Polio eradication must fit into larger public health, development goals

Published on January 29, 2013 at 4:47 AM · No Comments

"The tragic murders of nine anti-polio workers in Pakistan last month, followed by the New Year's Day killing of seven more local community development workers, was both a wake-up call to the global polio eradication effort in its current form, and a 'canary in the mine' regarding the deteriorating state of development and security in the country," Heidi Larson, a senior lecturer and principal investigator at the London School of Hygiene & Tropical Medicine, writes in a SciDev.Net opinion piece. "The past month of public reporting and private discussions on what happened, why and what happens next have revealed a complex web of governance failings, inadequate development structures and a landscape of multiple security threats, both locally and internationally," she states, describing possible factors and challenges that lead to the killings.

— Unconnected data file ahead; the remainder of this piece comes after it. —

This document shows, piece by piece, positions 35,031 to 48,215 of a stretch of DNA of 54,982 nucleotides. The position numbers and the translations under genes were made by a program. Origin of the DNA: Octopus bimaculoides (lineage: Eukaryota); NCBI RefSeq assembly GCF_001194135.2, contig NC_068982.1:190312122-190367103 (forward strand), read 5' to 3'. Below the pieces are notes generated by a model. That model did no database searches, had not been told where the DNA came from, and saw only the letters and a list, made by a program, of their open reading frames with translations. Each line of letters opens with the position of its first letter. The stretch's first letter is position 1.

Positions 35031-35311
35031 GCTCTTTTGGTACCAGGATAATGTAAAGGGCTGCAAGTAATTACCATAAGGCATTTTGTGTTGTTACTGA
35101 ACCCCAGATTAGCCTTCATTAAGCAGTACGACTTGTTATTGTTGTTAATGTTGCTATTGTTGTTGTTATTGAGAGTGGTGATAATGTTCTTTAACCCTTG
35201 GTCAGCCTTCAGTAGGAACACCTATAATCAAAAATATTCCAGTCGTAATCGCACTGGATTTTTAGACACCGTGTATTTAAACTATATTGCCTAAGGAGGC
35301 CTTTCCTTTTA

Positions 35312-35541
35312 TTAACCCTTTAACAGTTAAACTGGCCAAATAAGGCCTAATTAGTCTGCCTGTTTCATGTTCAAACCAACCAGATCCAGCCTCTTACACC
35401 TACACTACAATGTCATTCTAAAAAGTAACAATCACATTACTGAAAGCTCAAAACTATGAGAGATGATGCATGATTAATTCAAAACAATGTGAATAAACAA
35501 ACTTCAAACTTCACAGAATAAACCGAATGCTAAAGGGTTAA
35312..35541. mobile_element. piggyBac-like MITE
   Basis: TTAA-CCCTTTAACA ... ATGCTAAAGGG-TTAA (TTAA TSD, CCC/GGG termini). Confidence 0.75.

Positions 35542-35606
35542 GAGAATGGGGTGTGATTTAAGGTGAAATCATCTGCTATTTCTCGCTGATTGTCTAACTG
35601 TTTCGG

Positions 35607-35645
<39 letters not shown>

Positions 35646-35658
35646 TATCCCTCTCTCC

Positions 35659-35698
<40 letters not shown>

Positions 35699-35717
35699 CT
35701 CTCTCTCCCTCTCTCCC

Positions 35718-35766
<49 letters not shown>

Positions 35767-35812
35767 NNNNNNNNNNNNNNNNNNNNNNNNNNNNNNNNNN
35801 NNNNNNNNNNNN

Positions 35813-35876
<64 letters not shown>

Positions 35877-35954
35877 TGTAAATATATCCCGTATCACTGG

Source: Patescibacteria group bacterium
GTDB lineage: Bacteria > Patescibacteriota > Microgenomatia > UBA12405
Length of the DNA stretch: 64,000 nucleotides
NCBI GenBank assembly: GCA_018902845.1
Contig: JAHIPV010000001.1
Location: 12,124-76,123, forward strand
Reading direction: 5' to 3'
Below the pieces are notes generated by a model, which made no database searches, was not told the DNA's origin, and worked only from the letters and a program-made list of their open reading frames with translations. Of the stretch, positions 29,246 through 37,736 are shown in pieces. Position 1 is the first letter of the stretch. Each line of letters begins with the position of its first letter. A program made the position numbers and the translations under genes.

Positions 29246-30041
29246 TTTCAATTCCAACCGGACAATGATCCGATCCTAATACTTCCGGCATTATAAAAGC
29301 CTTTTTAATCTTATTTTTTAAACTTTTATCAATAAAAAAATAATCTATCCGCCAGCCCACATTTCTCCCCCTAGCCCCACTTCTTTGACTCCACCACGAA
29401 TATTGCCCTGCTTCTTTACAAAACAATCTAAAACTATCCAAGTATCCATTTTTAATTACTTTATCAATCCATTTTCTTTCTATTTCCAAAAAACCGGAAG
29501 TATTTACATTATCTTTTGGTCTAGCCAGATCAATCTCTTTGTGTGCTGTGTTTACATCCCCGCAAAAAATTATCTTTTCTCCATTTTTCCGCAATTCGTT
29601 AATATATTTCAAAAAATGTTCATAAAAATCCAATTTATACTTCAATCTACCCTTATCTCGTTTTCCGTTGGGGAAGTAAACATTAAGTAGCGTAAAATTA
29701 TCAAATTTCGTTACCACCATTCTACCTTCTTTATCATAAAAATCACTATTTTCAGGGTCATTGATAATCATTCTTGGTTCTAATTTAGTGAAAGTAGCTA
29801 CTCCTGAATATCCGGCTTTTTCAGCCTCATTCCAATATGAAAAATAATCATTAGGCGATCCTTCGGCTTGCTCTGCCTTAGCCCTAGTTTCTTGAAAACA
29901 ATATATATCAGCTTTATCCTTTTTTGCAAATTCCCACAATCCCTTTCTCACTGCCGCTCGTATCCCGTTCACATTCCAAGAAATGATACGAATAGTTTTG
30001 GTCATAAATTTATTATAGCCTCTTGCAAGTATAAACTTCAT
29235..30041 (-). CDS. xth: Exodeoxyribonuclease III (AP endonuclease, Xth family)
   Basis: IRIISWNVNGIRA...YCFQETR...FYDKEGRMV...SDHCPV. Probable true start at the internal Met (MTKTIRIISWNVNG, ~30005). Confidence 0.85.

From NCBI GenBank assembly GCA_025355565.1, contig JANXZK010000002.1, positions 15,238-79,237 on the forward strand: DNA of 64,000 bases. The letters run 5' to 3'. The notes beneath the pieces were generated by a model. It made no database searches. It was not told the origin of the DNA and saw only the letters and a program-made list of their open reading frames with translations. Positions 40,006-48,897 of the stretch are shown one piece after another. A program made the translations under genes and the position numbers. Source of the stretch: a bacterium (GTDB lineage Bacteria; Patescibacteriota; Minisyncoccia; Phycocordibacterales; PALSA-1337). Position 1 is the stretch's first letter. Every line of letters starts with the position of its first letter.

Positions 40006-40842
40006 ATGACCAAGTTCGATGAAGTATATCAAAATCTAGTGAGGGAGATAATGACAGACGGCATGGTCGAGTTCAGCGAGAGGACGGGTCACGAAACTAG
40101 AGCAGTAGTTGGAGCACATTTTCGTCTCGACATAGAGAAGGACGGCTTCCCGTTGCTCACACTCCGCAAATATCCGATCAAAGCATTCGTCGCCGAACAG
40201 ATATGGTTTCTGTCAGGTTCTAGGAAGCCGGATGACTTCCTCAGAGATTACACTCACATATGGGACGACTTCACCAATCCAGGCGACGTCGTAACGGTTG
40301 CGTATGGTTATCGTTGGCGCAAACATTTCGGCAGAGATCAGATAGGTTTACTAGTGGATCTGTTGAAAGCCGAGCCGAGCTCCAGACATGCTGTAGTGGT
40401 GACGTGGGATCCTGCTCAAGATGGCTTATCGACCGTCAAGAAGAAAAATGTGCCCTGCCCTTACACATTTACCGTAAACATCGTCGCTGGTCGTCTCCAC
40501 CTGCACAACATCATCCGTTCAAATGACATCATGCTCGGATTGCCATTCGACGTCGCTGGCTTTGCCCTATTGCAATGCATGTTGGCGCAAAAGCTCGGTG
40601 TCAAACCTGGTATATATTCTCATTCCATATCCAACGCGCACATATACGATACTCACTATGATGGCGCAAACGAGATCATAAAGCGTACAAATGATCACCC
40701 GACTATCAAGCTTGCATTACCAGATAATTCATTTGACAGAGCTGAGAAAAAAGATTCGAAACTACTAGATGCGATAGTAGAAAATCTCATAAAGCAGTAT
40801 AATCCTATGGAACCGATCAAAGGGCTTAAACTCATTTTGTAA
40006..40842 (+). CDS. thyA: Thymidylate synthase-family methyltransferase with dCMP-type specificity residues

"[E]fforts at [polio] eradication should not be pushed as the priority above all others in Pakistan," Larson writes, adding, "Instead, efforts to eradicate polio need to engage with activities addressing other local priorities -- not by temporarily adding other services to polio campaigns, but instead by supporting measures that contribute to long-term, sustainable development." She continues, "Polio eradication is indeed a priority for global health and, for Pakistan's leaders, failing to eliminate it would certainly compromise the country's already fragile regional and global positioning." Larson concludes, "The last leg of eradication cannot be business as usual. Each step will need to carefully consider the local political, cultural and operational dynamics -- and not the dynamics of the past year, but of the current week, and even each new day they operate in" (1/25).


http://www.kaiserhealthnews.orgThis article was reprinted from kaiserhealthnews.org with permission from the Henry J. Kaiser Family Foundation. Kaiser Health News, an editorially independent news service, is a program of the Kaiser Family Foundation, a nonpartisan health care policy research organization unaffiliated with Kaiser Permanente.

 

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